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Personal Property Security Act

The Personal Property Security Act (hereafter referred to as PPSA), first enacted as 1979–80, c. P-6.2 (proclaimed in force, May 1, 1981) and significantly modified in 1993, implemented in Saskatchewan one of the most modern regimes of secured financing law in the world. Secured financing law is that branch of the law regulating credit transactions under which a creditor takes security to guard against non-payment by the person to whom the credit was granted. It regulates relationships that arise where, for example, a bank or credit union loans money and takes a charge (“security interest”) on the personal property (any type of tangible or intangible property other than land) of the borrower (likely the property purchased with the loan), or when a seller agrees to sell personal property to a buyer on terms that the seller will remain the owner of the property until the purchase price is paid.

There are two principal aspects to this law. One is regulation of the rights and obligations of secured creditors and debtors. This part of the law focuses principally on ensuring that the debtor is treated fairly when he/she fails to repay the loan or purchase price and it is necessary for the creditor to seize the property taken as security. The second aspect of this law addresses situations where, for example, the person who has agreed to give a security interest in his/her car to a credit union or bank then sells the car to someone else without telling that person that the security interest exists. Simply stated, the law provides that a secured creditor will be entitled to seize the car from the buyer only if the security interest has been registered in a public registry. Buyers can protect themselves by searching the public registry before acquiring their interests. The PPSA also applies to certain types of leases of personal property, since the problem of third- person protection arises in the same way under leasing transactions.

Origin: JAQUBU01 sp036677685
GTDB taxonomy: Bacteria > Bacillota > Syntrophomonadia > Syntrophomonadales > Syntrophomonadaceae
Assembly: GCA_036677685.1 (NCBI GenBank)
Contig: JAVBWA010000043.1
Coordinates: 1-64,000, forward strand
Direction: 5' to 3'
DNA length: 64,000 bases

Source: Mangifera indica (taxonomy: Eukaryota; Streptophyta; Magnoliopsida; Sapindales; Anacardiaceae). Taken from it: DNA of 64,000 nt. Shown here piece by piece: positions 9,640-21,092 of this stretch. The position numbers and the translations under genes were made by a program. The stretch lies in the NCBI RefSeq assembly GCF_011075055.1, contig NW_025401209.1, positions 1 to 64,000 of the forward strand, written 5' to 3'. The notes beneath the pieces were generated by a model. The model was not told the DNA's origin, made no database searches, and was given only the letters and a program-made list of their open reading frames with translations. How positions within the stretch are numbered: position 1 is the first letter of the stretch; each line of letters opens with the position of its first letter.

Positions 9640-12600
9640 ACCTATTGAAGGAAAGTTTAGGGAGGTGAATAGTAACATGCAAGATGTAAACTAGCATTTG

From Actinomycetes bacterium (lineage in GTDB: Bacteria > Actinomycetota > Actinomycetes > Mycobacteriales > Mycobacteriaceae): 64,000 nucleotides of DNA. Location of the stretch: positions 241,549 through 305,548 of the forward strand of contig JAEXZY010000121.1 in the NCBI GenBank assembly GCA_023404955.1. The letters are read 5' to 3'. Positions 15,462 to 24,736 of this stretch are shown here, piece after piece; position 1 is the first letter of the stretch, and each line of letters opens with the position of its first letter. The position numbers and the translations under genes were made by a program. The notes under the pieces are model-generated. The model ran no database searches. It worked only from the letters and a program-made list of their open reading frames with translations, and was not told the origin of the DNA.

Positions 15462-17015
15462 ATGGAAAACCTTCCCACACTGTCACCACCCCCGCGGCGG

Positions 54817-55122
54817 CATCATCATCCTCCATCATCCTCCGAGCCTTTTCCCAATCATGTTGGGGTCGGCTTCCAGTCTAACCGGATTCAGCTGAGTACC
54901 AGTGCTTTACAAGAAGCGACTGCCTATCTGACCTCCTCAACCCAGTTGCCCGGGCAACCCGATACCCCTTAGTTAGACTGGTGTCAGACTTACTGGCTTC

The importance of the Personal Property Security Act can be appreciated only in a historical context. Until its enactment, personal property security law in Canadian common law provinces was a complex mixture of English law and laws influenced by legal and commercial developments in the eastern states of the USA. By the early 1920s Saskatchewan had developed a functionally adequate, but conceptually inconsistent, system of secured financing law. Each type of financing transaction was addressed in a separate statute, and each statute provided for the registration of the secured creditor’s interest in a public registry. Little care had been taken to provide consistency of approach among these statutes; registration requirements were complex and often not met.

The first important move toward modernizing the secured financing law of Saskatchewan came in the 1950s when the decision was made to centralize registration of conditional sales contracts, chattel mortgages and assignment of book debtors rather than to have these transactions registered on a regional basis in court houses throughout the province. However, one of the major difficulties with the central registry for security interests was that registration involved the filing of paper copies of the financing transactions: this resulted in the need to store large volumes of paper and guard against the risk of loss through fire. Starting in the 1950s, the volume of registrations dramatically increased as a result of the expanded use of consumer and agricultural credit to acquire motor vehicles and agricultural equipment. Since registration of transactions and searches of the central registry had to be carried out manually, an ever-increasing number of registry clerks was required to provide the minimally acceptable level of service for persons using the system.